Sorry shoppers, lower loonie broadly lifting prices — except on wine
If you’re not in line for a big raise this year, we have some (additionally) unfortunate but important news: your income won’t stretch quite as far as the lower loonie drives up prices on everything from home furnishings to footwear to food.
Most consumer products imported into the country – read: most consumer products – have started to move meaningfully higher in cost. That’s the grumble-inducing takeaway from a new TD Economics report that lays out the gory details about how the loonie’s tumble is rippling across the retail landscape in 2015.
While some costs, like expenses on energy and transportation, are feeling downward pressure, the currency decline is ramping up prices across a wide swath of staple and discretionary products and services.
“The emerging big story this year appears to be the meaningful upward pressure on prices due to the weak Canadian dollar,” said TD economist Diana Petramala, who authored the report.
The Canadian dollar has collapsed 30 per cent against the U.S. greenback since 2012, with the most acute declines occurring in the last few months as oil prices have cratered.
Retailers have been initially slow to react, TD said, while certain categories, like new cars or furniture, take several quarters for higher prices to flow through to showroom floors or shelves. Petramala said that confluence of factors – the currency drop and lag time for its to feed through to different products – is coming to a head now, which the latest inflation reading out on Friday should confirm.
The February numbers will reinforce the January reading from Statistics Canada, which served as the first “eyebrow raising” sign of widespread price increases for shoppers, delivering “the clearest signs of pass-through yet,” the economist said.Click here to view data »
Food prices jumped five per cent to start the year, with imported produce prices rising by double digits compared to January 2014.
“The brunt of the impact has been felt on fruits and vegetables, which grew three and a half times faster in Canada than in the United States,” Petramala said.
Up until January, food prices had been growing at roughly the same rate in Canada as the United States, she said. “Prices in both countries were pushed up by drought and disease that cut global supply,” the TD report said. “This changed in January when food prices decelerated in the U.S., but accelerated in Canada.”
Food prices in general are expected to rise three per cent this year, TD said, outstripping wage growth.
Researchers at the University of Guelph have detailed how much they estimate prices will rise for meat, fish, fruits and vegetables in a separate report last month.
Personal care, clothing
Personal care and beauty products are expected to see perhaps the biggest jump in prices this year, according to TD, which predicts a six per cent jump in personal care products.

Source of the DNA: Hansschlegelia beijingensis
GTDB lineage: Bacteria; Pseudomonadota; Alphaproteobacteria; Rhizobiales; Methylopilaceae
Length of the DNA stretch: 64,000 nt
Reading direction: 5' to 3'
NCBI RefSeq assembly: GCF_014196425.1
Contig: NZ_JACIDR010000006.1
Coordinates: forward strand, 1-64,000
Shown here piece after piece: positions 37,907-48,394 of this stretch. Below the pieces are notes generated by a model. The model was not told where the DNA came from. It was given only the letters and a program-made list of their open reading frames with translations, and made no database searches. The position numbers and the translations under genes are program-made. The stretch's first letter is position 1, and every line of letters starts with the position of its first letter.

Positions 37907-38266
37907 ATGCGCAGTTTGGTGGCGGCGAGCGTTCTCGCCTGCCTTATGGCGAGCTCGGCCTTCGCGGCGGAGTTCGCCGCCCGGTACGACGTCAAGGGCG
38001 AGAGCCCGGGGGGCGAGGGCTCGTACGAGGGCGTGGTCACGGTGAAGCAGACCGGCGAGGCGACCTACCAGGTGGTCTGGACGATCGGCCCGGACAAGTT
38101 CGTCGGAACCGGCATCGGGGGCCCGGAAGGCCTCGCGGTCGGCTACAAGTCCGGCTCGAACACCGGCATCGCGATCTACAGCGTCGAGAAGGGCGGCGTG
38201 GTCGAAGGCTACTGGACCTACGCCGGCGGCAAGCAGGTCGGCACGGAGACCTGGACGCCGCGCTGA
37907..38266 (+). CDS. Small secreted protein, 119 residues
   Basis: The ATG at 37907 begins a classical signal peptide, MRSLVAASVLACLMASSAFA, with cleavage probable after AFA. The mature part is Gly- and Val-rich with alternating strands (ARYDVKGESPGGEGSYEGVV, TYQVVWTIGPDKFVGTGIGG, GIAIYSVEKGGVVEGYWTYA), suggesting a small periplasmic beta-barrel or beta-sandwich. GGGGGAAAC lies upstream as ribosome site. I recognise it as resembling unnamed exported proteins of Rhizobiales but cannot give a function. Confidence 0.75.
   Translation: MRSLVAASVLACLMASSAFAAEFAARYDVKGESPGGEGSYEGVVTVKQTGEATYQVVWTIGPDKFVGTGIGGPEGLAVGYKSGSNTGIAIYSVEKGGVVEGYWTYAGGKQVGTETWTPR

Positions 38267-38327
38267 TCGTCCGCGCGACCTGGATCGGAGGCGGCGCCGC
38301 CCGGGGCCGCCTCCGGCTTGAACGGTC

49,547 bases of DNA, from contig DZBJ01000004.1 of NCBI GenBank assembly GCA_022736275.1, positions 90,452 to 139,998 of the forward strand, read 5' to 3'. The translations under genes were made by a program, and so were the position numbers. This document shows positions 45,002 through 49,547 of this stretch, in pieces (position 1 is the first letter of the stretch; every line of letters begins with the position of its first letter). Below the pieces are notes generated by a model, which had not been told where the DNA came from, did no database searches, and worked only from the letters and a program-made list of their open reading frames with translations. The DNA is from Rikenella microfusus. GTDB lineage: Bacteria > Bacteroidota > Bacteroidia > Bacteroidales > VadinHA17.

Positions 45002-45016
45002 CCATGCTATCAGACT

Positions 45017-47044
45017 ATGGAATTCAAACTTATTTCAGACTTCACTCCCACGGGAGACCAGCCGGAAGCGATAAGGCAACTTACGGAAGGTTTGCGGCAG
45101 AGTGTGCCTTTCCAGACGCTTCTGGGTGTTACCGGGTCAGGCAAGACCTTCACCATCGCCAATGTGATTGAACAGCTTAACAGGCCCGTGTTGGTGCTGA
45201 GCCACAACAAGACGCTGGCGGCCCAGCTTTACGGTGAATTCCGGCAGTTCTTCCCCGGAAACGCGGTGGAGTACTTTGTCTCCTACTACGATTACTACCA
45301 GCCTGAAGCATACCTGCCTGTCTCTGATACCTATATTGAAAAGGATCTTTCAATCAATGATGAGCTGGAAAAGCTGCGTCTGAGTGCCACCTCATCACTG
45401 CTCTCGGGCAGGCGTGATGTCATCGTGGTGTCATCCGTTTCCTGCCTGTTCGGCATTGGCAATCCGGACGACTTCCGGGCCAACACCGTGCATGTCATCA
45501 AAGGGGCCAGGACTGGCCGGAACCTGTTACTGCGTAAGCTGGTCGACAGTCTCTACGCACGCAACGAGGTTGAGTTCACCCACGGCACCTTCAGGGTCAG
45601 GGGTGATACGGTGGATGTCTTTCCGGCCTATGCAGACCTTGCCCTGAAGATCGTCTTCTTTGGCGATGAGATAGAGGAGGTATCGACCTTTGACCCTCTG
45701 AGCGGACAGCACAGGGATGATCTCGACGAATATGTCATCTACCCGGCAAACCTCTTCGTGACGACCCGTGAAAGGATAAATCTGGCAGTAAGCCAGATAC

Clothing and footwear are also jumping in price – reacting to the loonie’s drop almost as quickly as food prices.
“Unlike most other manufactured goods, which are impacted by the exchange rate with a lag normally of four to six quarters, the impact on clothing and footwear tends to be immediate,” Petramala said.
Shoe prices rose at the fastest pace in 15 years in 2014, TD said – and the pace will quicken this year.
Your IKEA or Crate&Barrel trips are also getting pricier. Price increases for furniture lag other imported products, but they’re starting to turn up now and will continue to turn higher at various home furnishing retailers for the balance of the year.
“Much like clothing and footwear, prices of household furnishings also move closely with the Canadian dollar over time, but there appears to be a lag of up to two to four quarters,” the TD report said. Furniture costs are anticipated to rise a total of four per cent this year, half of that attributable the currency’s swoon.
Few products draw the ire and consternation of consumers like gasoline, which has moved higher since January while oil prices haven’t traded up nearly as much.
WATCH: How high will gas prices go?
Blame the loonie here, too. The currency swing is contributing to the wide gulf in savings U.S. motorists have seen versus what Canadian drivers are experiencing at the pump, with gas prices dropping 38 per cent in the United States versus 23 per cent in Canada, Petramala said.
“Part of the difference reflects higher taxes on gasoline in Canada, but some of the lesser drop will reflect the weaker Canadian dollar,” she said.
Wine, at least
Our taste for imported beer is also catching up with our pocketbooks. More than half of all beer consumed in Canada now is produced outside of the country, the TD report said, thanks in part to foreign takeovers of Canadian brewers.
“Historically, beer prices have not been highly sensitive to currency movements. However, the beer industry has changed considerably over the last decade, with the purchase of Canadian big beer makers by foreign companies. As of 2012, the majority of beer consumed in Canada was produced elsewhere,” Petramala said.
One positive note — the TD economist said the Canadian dollar hasn’t depreciated against the Euro or South American currencies, where most of the country’s wine is imported from.
“Thankfully, wine prices have yet to show any upward pressure,” the TD report said.
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